Objective: To assess the prognostic impact of weight loss on clinical outcomes in patients with coronary artery disease (CAD).
Results: We searched 1218 abstracts, of which 12 studies with 14 cohorts met the inclusion criteria. A total of 35,335 patients (mean age, 64 years; 72% male; body mass index [BMI], 30; 3.2 years of followup) were included. Overall, weight loss was associated with a greater risk of the composite outcome (relative risk [RR], 1.30; 95% CI, 1.00-1.69; P=.05). However, heterogeneity was high (I2=90%) and was substantially explained by weight loss intentionality. Presumed intentional weight loss (4 cohorts) was associated with improved outcomes (RR, 0.67; 95% CI, 0.56-0.80; P<.001), whereas observational weight loss (10 cohorts) was associated with worsened outcomes (RR, 1.62; 95% CI, 1.26-2.08; P<.001; interaction P<.001).
Methods: We performed a systematic review and meta-analysis of the prognostic effects of weight loss in patients with CAD on a composite outcome of all-cause mortality, cardiovascular mortality, and major adverse cardiac events considering studies published between January 1, 1964, and August 8, 2013. We considered weight loss "intentional" when it occurred in the presence of programmed therapeutic lifestyle changes and "observational" when no such intervention was specified.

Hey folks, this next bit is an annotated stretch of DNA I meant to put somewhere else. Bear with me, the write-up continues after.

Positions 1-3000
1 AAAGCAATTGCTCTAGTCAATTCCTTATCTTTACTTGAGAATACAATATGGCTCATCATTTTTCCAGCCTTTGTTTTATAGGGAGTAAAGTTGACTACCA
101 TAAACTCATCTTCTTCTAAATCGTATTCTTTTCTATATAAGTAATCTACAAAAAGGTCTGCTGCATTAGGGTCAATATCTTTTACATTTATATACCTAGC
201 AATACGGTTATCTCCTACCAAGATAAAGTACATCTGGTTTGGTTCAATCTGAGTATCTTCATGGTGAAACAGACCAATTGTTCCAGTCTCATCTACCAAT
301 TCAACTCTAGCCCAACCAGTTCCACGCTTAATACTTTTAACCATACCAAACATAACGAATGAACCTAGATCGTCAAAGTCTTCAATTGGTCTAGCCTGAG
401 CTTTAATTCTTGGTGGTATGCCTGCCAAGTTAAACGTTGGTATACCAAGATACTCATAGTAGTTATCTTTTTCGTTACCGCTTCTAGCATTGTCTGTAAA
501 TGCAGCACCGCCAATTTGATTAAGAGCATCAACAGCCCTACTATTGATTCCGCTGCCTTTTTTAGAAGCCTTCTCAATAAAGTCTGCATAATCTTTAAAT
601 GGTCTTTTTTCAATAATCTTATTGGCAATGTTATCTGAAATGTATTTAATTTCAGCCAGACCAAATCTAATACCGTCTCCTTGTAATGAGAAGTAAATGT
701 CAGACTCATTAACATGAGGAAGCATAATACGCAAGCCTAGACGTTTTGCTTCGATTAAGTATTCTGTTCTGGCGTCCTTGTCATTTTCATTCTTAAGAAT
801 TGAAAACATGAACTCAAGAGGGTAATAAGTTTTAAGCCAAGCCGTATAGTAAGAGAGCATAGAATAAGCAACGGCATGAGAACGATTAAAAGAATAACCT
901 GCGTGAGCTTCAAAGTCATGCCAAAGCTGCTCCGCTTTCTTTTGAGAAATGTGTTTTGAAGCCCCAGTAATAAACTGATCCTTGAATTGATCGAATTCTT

Conclusion: Whereas observational weight loss is associated with increased adverse cardiovascular events, intentional weight loss is associated with lower clinical events. These results suggest that the underlying mechanism of weight loss (ie, intentional or unintentional) affects its impact on subsequent risk in persons with known CAD.
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